David ben Abraham Maimuni
DAVID BEN ABRAHAM MAIMUNI
DAVID BEN ABRAHAM MAIMUNI (1222–1300), *nagid of Egyptian Jewry and grandson of *Maimonides. David was only 15 years old when his father *Abraham b. Moses b. Maimon died (1237) and in spite of his youth, he was appointed *nagid a few months later. A few years afterward opposition arose against him, possibly because of his youth, and he was deposed. In 1252 he was restored to his position, received government recognition, and remained in office for several decades. David had an extensive knowledge in all branches of Jewish literature and it seems that he was also competent in medicine. He maintained a correspondence with the leading scholars of Spain, Syria, and Italy, and is the author of three known works, which are extant in manuscript. The largest of them is a collection of commentaries on the weekly portions of the Torah and haftarot in Arabic. The commentary on the first portion of Genesis was published in Arabic under the title Midrash Rabbenu David ha-Nagid (Alexandria, 1914) and in Hebrew translation under the title Midrash David (Jerusalem, 1947). The commentaries on the books of Genesis and Exodus were translated into Hebrew as Midrash Rabbi David ha-Nagid (Jerusalem, 1964–68).
*Jacob b. Hananel ha-Sakili translated some of the sermons and inserted them in his Torat ha-Minḥah. These commentaries became popular among Egyptian Jewry and during many generations were read in synagogues. Some scholars have expressed doubt as to whether David was really the author. Nothing, however, in these sermons refutes the tradition that he is their author apart from the fact that he makes no mention of Maimonides being his grandfather. The writer follows the ideas of Maimonides (and moreover also quotes the Zohar, being probably the earliest known author to do so). It can be assumed that these sermons were delivered by David and were later recorded by one or several members of his audience. On the other hand, they probably include additions of the transcribers. The second work attributed to David is a commentary on Avot which was published in Arabic (Alexandria, 1901 and Cairo, 1932) and translated into Hebrew by Ben-Zion Krynfiss (Sefer Midrash David, Jerusalem, 1944). A commentary on the apocalypse, Nevu'at ha-Yeled asher Ḥazah Naḥman… ("The Prophecy of the Child Naḥman"), is also attributed to him and is said to have been written for the rabbis of Barcelona. He also wrote homilies to the Book of Lamentations under the title Midrash Eikhah which were published by A.I. Katsh in Sinai, 65 (1969), 251–80. In his old age some enemies slandered him to the governor of Egypt and David was compelled to flee to Acre, then under Crusader rule. In 1285 the physician al-Muhadhab Abul-Hassan b. al-Muwafak was appointed nagid in place of David. Abraham *Zacuto relates that David issued a ban against his slanderers and that many of them died (Sefer Yuḥasin ha-Shalem, p. 219). After his arrival in Acre, David was involved in a violent controversy with the conservative kabbalists who wanted to forbid the study of Maimonides' writings. The leader of this faction was Solomon *Petit, who had come to Palestine from France. David requested that the community leaders of the Oriental countries intervene. In consequence, in 1286–88, R. *Jesse b. Hezekiah, the exilarch of Damascus, R. *David b. Daniel, the nasi of Mosul, and *Samuel ha-Kohen b. Daniel Abu al-Rabi'a, the rosh yeshivah of Baghdad, issued a ban against anyone who insulted the memory of Maimonides. R. Solomon b. Abraham *Adret, the rabbi of Barcelona, also intervened and finally settled the controversy. In the interim David's supporters in Egypt succeeded in changing the government's attitude toward him and in about 1290 he returned to Egypt and was reinstated as nagid. The poet Joseph b. Tanḥum ha-Yerushalmi wrote enthusiastic poems on the occasion of his return, but David, tired from his troubles, appointed his son Abraham to share his duties. In a document from 1291 they jointly signed as negidim. David died in Egypt and his remains were brought to Palestine and interred in Tiberias near the tomb of Maimonides.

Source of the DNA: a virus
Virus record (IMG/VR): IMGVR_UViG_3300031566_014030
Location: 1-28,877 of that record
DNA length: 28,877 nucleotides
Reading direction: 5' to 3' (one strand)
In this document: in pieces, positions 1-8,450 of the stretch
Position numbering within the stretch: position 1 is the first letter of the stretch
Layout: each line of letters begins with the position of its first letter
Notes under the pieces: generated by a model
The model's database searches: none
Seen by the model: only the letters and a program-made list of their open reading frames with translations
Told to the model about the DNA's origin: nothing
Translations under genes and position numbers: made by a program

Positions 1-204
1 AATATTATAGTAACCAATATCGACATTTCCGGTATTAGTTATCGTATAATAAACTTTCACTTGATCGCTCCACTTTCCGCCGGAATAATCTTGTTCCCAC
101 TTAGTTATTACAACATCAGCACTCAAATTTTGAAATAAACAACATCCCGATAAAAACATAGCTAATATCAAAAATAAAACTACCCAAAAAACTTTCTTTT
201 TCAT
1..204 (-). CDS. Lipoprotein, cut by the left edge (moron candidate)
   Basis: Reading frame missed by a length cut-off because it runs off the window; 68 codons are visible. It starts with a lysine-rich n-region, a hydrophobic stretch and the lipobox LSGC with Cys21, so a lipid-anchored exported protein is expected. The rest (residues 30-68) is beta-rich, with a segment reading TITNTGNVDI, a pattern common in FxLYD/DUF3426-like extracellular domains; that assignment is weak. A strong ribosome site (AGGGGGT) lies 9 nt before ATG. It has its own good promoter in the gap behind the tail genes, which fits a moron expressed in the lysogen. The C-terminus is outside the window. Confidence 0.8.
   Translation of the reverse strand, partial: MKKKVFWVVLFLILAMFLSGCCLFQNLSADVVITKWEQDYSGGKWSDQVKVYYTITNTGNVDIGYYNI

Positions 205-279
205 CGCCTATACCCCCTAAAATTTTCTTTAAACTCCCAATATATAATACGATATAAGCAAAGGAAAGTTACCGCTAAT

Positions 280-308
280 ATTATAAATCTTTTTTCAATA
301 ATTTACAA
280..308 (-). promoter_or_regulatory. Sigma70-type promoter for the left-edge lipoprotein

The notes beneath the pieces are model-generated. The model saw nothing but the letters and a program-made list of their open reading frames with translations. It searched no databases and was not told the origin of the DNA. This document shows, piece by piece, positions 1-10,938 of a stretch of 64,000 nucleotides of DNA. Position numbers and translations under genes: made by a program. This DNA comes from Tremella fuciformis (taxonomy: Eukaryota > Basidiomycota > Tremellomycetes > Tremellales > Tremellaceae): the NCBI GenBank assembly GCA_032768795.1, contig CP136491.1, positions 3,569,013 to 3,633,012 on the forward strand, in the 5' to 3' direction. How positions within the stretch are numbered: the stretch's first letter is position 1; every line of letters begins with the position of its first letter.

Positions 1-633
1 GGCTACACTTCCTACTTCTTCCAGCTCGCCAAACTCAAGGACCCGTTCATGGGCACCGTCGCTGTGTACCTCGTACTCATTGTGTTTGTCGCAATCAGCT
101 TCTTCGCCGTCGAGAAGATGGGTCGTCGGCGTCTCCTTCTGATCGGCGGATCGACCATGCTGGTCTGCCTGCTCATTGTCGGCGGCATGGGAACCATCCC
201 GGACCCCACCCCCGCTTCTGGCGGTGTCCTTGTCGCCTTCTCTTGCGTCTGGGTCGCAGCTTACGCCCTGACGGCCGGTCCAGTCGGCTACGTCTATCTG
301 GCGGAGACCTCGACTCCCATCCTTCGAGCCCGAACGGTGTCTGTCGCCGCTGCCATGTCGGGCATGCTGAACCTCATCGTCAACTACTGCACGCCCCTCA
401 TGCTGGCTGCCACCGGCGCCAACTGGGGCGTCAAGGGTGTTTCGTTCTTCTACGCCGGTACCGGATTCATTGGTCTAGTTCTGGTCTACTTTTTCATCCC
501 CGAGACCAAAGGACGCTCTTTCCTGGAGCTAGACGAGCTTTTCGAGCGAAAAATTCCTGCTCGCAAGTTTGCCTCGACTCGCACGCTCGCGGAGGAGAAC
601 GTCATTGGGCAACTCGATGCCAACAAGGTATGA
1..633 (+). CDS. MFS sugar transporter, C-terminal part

Ashtor, Toledot, 1 (1944), 117–43; A.I. Katsh (ed.), Midrash Rabbi David ha-Nagid (1964), introd. to vol. on Genesis; idem, in: jqr, 48 (1957/58), 140–60; Goitein, in: Tarbiz, 34 (1964/65), 236–53; Hurwitz, in: Sinai, 59 (1966), 29–38.